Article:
Global Trade Management and the Cloud – Does It Work?
May 19, 2014 Comments (0)
Business applications in the cloud are moving us all into the next phase of computing and data sharing, especially in the arena of global trade.
Global Trade Management (GTM) in the cloud means having access to a solution that not only provides up-to-date information in a secure environment, but also allows companies to add compliance areas as their needs grow. It also means that companies can have a single source of truth that is accessible to all parties in the supply chain, while maintaining the integrity of that data in a secure environment. But, before we understand why GTM in the cloud really works, let’s explore the components of GTM and the importance of not only having that single source of truth but sharing it across the supply chain.
A large part of GTM, especially when in the cloud, is providing visibility into the supply chain. You may think you have visibility now, but once companies move GTM components to the cloud, they find that by automating processes and creating a shared platform, visibility increases even more.
This process of improving visibility can be broken down into three very broad steps. The first step is to get the data needed by all trade partners in an accessible place where it can be updated frequently and utilised when making decisions on moving goods through the supply chain. The second step is automating processes that were once manual to reduce rekeying errors and make data available in a more timely fashion. The final step is taking the shared data and looking at trends to gather information for better decisions making. This could be as easy as noticing that product is not being classified similarly at all locations, or as complex as figuring out which of the multiple sources for one good is more cost-effective or which trade lane has the least amount of risk associated with it. Improving visibility allows a company to see more clearly into the entire process of moving a good through the supply chain.
If you attempt to install systems behind the firewall to gain GTM capabilities, which require constant regulatory updates as well as maintaining connectivity with entities across the world, you will keep your IT department busy. In the old days, you could wait until your goods got to the port, print off a few pieces of paper and your goods would be released. If your system was down, you could type something up as a backup. With the current requirement of data interfaces provided in advance of imports and exports, you cannot afford for that connectivity to be down or your shipments will be delayed. Most companies want this managed by a provider in the business of ensuring this connectivity.
If you attempt to maintain connectivity and data exchange formats for every broker, freight forwarder, carrier, and regulatory agency with which your company transacts, it won’t take long before your IT department tells you they are in the business of building or distributing things, not keeping up with the requirements of different governments and service providers.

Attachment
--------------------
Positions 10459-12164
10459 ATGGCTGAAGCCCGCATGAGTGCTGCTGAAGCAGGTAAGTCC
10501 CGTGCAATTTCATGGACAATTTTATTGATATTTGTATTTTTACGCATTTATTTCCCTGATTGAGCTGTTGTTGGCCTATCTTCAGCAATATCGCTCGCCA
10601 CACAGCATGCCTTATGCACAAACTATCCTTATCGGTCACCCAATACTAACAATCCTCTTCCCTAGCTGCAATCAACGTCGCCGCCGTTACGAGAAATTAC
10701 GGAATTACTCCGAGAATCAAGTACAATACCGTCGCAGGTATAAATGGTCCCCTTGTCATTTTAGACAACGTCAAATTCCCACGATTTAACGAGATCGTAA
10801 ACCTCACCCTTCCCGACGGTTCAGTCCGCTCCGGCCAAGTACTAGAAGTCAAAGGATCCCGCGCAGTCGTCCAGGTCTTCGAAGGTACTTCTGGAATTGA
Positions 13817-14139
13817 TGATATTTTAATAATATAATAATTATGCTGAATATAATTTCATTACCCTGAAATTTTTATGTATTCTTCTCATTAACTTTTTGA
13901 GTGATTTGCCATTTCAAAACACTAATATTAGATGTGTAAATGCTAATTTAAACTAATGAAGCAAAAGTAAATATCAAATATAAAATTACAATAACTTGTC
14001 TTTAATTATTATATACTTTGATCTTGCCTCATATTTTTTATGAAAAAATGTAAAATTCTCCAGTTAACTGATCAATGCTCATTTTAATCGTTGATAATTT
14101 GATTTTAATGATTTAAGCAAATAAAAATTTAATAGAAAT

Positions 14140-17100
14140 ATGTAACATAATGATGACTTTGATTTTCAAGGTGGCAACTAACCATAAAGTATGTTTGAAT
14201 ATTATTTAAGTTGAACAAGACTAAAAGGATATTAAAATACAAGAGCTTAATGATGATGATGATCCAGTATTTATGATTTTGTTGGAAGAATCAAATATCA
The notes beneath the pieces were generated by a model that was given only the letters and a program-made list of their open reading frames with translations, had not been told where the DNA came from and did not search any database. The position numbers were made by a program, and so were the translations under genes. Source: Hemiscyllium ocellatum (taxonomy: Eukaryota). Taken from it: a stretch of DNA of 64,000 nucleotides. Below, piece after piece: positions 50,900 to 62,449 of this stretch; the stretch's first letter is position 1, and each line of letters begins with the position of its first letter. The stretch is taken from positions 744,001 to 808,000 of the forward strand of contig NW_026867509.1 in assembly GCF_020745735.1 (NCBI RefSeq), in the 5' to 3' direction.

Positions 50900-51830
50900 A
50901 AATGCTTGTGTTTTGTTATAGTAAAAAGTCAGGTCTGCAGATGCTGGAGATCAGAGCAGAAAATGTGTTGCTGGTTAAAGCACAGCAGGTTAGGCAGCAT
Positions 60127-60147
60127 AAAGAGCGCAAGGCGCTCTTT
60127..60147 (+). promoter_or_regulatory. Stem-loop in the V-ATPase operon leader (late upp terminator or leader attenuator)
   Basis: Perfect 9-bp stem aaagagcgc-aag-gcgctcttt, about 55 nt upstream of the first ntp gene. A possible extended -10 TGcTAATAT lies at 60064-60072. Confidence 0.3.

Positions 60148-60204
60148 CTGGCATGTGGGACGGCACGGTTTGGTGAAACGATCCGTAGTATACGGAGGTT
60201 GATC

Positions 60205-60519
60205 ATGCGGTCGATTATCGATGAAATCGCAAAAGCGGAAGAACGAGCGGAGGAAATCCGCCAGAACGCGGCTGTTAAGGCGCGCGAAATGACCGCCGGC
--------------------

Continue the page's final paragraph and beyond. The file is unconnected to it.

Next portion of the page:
As the Cloud Security Alliance says, security controls in cloud computing are, for the most part, no different than security controls in any IT environment. Generally, GTM solutions are accessed through a private or hybrid cloud method, which provides the most integrated functionality built directly into the offering. This type of Cloud method also has a high level of integrated security where the provider bears the responsibility for the security.
To help make sure data security is not compromised, it is important to have security protocols for your company as well as ensure the service provider has fully vetted security on their platform. There should also be a protocol for monitoring the service of the platform as well as monitoring for any attacks or failures.
Being able to gain visibility into the entire supply chain through one platform allows a company to bring other areas or locations on board in a seamless fashion. There are other benefits to utilising the cloud for GTM, some of which include the ability to:
Increase productivity without increasing costsReduce expenses related to IT infrastructureStreamline processes and provide access to data to your global workforceAdd on services and solutions as your compliance needs growImprove collaboration between teams and reduce time wasted on emailing filesConnect directly to supply chain partners and government agency systems to share dataAccess regulatory information that is updated and maintained on a real-time basisCreate internal data repositories to share company specific data across the supply chain
There is a lot to think about when considering business applications in the cloud. However, leveraging software in the cloud has many advantages, especially when managing and automating your import/export compliance processes. As more and more Customs Authorities and government agencies move to a paperless environment, we will see more and more relying on a single window where the exchange of data can take place seamlessly and effortlessly.
Integration Point delivers global visibility and localized knowledge for 160+ countries on a single, web-based platform. Providing solutions for import/export management, product classification, free trade agreement qualification, denied party screening, drawback, foreign-trade zones, global duty deferral programs, supply chain security, entry validation, broker management, document management, and…